Five Cubs players I’m thankful I got to see play in my lifetime

(Photo by Christian Petersen/Getty Images)
(Photo by Christian Petersen/Getty Images) /
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Derrek Lee, Chicago Cubs  (Photo by Ronald C. Modra/Getty Images)
Derrek Lee, Chicago Cubs  (Photo by Ronald C. Modra/Getty Images) /

Chicago Cubs: D-Lee was a de-light in a Cubs uni

If you could bottle up a good player who went on an incredible run for a season or two, but was not quite the same player before or after, several really talented Cubs would come to mind.

Jake Arrieta was the undisputed best pitcher in baseball at the end of 2015 and beginning of 2016; you would have handed him the ball in pretty much any game against any lineup. Granted, it didn’t work out so swell in the 2015 NLCS against the Mets, but that was hardly his fault as Daniel Murphy somehow exhumed Babe Ruth and made him take his shape. Arrieta had flashes and periods of very good pitching sprinkled in with bad and mediocre swaths, but he was never again the guy we saw throwing no-hitters and manhandling the Pirates in the 2015 Wild Card game.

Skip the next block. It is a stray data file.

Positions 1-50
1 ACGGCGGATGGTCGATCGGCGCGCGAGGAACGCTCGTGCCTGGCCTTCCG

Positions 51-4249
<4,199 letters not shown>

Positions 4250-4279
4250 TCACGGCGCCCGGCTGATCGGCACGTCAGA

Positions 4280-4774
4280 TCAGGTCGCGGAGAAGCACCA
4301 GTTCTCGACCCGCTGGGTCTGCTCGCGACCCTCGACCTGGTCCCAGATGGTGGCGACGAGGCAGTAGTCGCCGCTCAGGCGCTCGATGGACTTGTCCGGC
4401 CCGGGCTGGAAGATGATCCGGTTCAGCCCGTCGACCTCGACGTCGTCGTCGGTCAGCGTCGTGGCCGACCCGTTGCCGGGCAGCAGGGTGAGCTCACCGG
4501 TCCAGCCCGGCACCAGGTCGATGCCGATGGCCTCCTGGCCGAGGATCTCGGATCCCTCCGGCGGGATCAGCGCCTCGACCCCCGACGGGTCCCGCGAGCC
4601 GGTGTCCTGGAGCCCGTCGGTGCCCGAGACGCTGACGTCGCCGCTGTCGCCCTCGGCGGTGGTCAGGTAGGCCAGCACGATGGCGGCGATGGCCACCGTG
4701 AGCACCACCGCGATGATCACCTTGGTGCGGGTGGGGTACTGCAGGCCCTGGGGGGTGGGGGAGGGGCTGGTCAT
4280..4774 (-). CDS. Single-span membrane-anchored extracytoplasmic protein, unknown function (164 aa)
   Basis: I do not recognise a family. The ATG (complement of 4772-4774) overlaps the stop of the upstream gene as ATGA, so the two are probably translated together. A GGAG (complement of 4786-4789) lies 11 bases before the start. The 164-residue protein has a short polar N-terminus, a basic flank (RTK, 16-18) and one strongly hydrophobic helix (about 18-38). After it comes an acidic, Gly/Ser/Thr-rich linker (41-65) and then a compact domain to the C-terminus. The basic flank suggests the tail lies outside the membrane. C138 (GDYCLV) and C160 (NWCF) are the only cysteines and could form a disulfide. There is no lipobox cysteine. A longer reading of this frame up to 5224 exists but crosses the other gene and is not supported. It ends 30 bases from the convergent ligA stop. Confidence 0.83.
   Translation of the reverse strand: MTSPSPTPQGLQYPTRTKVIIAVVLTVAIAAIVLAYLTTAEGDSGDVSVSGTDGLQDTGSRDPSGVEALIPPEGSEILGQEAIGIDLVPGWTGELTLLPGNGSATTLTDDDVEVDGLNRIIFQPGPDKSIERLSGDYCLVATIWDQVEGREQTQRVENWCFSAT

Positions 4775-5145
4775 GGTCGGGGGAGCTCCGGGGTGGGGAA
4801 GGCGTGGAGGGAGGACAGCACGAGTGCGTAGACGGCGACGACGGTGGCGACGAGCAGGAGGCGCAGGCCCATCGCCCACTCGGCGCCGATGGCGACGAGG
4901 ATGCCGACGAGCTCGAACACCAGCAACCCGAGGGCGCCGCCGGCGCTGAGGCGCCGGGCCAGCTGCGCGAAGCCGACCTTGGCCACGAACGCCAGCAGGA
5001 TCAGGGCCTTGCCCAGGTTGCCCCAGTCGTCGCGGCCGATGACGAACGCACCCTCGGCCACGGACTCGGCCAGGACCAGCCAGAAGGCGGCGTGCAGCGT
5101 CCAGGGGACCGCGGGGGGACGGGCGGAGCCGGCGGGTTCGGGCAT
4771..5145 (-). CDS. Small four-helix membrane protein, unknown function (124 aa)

Derrek Lee was another of these good but not quite Hall of Fame career players who just absolutely morphed into an all world player in 2005 with the Cubs. Lee had good seasons in 2003 and 2004, but he was literally seeing beach balls at the plate in ’05. He had always been a nice all-around player who was a great fielder at first base and more of a doubles kind of gap hitter at the plate. He had a good eye, was a really great athlete and baserunner for his size, and actually reminds me of healthy Kris Bryant.

Lee also seemed like a good guy and good teammate, often smiling and looking happy to play the game. I remember going to old Yankee Stadium during that 2005 season just to see him play, and even the Yankees fans were begrudgingly talking about how awesome he was hitting in between pouring beers on and singing a parody of Y.M.C.A. about Cubs fans in the right field bleachers. I was thankful to be there and get to watch D-Lee (he was hitting .389 at the end of the series), even if the Cubs themselves weren’t all that great.